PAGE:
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Building record MDR2622 - Longford Hall - (possibly Tudor), remodelled 1720, rebuilt post-1942

Type and Period (1)

  • (Post Medieval - 1540 AD to 1900 AD)

Protected Status/Designation

  • Listed Building (II*)

Full Description

(SK 21503840) Longford Hall (NR) Longford Hall, of brick with stone dressings, burnt out in 1942 and partially reconstructed. The main façade on the south is evidently Tudor, remodelled in about 1720. The east front has two far-projecting wings and a recessed one-storeyed range to connect them. The former courtyard behind is now partly demolished and the main entrance has been moved from the cross-wing to the rear of the main front. Grade 2* Longford Hall was until the fire of 1942 a three storeyed building but was subsequently rebuilt as a two-storeyed house. There is much modern brickwork and the house is not outstanding. See ground photograph. (1-4) Grade II* listed building: Longford Hall and attached garden wall (formerly listed as 'The Hall'). Built in the late C16 for the de Longford family, and altered in early C18 by the Coke family, who had inherited in c1620. The house was burnt out in 1942 and restored from c1960 onwards. (5) The present house was probably built by Sir Nicholas Longford early in the 16th century. It consisted of two courtyards, two parallel ranges facing north and south being connected by a shorter range to the west and a cross range about two thirds of the distance towards the east, leaving the entrance court open. It was described in 1713 as 'A very large ancient seat … which (Sir Edwin Coke) has very much improved, particularly by gardens and water courses'. In 1761 Joseph Pickford was engaged to turn the old early Tudor house into a convenient modern Georgian seat at minimal expense. He also built a stable block north of the house. The house was again improved in c. 1837 by Thomas William Coke, work which lasted until 1842 and included the demolition of the tower and great hall and the addition of a brick conservatory to the west end of the long south front. In 1942 the house suffered a serious fire and was abandoned for a time before the north range was almost entirely demolished and the rest rehabilitated. (6)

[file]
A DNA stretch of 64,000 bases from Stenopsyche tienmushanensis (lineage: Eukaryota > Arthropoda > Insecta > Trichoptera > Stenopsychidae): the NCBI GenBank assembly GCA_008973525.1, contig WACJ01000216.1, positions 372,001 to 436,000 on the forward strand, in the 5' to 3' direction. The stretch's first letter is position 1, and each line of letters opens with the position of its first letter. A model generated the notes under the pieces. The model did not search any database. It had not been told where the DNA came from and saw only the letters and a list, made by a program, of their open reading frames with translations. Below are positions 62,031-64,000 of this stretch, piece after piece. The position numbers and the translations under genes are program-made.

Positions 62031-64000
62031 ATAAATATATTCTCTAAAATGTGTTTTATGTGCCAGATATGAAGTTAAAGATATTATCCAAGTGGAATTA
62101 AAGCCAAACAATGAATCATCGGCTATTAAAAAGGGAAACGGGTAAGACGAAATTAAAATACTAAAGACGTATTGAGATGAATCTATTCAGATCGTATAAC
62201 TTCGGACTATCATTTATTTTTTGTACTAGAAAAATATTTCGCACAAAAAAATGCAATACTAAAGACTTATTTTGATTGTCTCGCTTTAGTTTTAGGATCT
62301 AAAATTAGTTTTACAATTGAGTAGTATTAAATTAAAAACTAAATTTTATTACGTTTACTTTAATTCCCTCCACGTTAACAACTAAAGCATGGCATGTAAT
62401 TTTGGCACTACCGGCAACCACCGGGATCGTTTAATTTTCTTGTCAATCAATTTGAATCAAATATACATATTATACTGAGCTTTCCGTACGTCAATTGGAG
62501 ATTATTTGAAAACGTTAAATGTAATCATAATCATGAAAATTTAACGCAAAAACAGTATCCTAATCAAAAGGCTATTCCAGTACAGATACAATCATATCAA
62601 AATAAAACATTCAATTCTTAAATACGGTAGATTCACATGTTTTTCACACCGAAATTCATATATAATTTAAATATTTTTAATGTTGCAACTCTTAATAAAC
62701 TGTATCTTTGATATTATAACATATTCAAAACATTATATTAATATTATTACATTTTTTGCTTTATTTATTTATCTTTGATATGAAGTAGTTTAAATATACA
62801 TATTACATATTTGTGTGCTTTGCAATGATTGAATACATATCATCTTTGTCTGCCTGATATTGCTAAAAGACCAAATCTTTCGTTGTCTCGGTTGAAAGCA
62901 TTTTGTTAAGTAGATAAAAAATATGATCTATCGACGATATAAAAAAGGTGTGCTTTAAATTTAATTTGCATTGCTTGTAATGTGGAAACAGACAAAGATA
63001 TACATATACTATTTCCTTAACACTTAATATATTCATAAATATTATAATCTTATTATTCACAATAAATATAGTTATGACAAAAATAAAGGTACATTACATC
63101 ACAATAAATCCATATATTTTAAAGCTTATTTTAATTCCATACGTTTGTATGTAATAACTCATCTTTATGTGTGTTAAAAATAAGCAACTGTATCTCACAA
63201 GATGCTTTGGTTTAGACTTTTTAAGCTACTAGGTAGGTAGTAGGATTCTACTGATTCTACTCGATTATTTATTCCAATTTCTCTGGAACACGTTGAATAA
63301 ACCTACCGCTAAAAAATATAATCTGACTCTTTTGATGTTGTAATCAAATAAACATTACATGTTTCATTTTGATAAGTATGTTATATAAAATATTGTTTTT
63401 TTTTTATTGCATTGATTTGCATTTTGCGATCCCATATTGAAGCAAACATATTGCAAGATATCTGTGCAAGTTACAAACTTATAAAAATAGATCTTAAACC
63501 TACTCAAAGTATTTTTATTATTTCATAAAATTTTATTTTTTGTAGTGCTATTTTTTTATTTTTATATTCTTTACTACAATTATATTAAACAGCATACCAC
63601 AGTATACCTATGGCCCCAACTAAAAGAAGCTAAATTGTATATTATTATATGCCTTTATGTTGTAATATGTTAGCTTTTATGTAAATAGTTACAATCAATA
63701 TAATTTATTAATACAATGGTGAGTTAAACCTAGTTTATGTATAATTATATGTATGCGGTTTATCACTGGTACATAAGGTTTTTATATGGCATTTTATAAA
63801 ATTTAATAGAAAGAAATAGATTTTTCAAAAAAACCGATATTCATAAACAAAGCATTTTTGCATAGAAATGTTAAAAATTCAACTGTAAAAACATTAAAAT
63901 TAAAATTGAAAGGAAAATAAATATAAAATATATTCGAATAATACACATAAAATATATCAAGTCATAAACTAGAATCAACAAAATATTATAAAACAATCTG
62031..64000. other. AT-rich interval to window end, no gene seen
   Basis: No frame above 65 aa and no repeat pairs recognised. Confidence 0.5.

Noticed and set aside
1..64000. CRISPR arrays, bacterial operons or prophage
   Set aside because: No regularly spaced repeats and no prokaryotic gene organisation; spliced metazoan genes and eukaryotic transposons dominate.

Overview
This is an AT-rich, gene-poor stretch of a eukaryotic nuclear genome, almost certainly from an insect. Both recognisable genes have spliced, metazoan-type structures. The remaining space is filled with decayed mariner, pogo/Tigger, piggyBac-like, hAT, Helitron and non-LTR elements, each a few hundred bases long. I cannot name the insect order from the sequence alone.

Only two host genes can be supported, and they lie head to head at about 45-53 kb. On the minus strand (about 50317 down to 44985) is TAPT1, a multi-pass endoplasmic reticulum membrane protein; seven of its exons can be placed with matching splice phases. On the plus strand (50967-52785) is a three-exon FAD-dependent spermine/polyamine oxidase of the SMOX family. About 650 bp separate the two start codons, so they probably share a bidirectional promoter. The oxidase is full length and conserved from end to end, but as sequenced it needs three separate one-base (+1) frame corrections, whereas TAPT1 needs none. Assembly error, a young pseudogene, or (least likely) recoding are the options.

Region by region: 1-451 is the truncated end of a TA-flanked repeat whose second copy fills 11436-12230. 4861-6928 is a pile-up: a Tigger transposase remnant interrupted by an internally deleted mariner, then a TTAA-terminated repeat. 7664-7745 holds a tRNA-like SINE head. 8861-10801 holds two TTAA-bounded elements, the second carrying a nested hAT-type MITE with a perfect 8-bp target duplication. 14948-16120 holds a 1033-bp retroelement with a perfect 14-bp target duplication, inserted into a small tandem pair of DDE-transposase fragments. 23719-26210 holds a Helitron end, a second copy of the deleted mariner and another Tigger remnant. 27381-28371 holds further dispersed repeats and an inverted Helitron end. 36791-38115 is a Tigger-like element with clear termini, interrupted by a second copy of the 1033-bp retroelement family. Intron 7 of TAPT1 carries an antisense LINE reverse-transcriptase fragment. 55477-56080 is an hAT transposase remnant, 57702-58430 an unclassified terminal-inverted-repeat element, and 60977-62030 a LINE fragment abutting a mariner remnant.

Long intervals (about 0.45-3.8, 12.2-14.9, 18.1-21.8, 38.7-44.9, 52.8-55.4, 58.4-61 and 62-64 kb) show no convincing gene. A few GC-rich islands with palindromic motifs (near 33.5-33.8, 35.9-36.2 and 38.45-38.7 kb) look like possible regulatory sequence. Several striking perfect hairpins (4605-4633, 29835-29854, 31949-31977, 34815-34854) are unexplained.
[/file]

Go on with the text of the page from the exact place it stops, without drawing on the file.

Sources/Archives (6)

  • <1> Map: 1955. OS 6".
  • <2> Bibliographic reference: Pevsner, N. 1979. The Buildings of England: Derbyshire. 2nd ed., revised. p268.
  • <3> Bibliographic reference: DOE (HHR) Ashbourne RD Aug 1961 31.
  • <4> Personal Observation: F1 CDA 03-AUG-76.
  • <5> Bibliographic reference: DOE (HHR) Dist of West Derbys July 1985 15-19.
  • <6> Bibliographic reference: Craven, M & Stanley, M. 1991. The Derbyshire Country House. pp 132-143, illust..



Grid reference SK 215 384 (point) Centre

Related Monuments/Buildings (0)

Related Events/Activities (1)

  • EDR771

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Record last edited

Dec 6 2022 12:37PM

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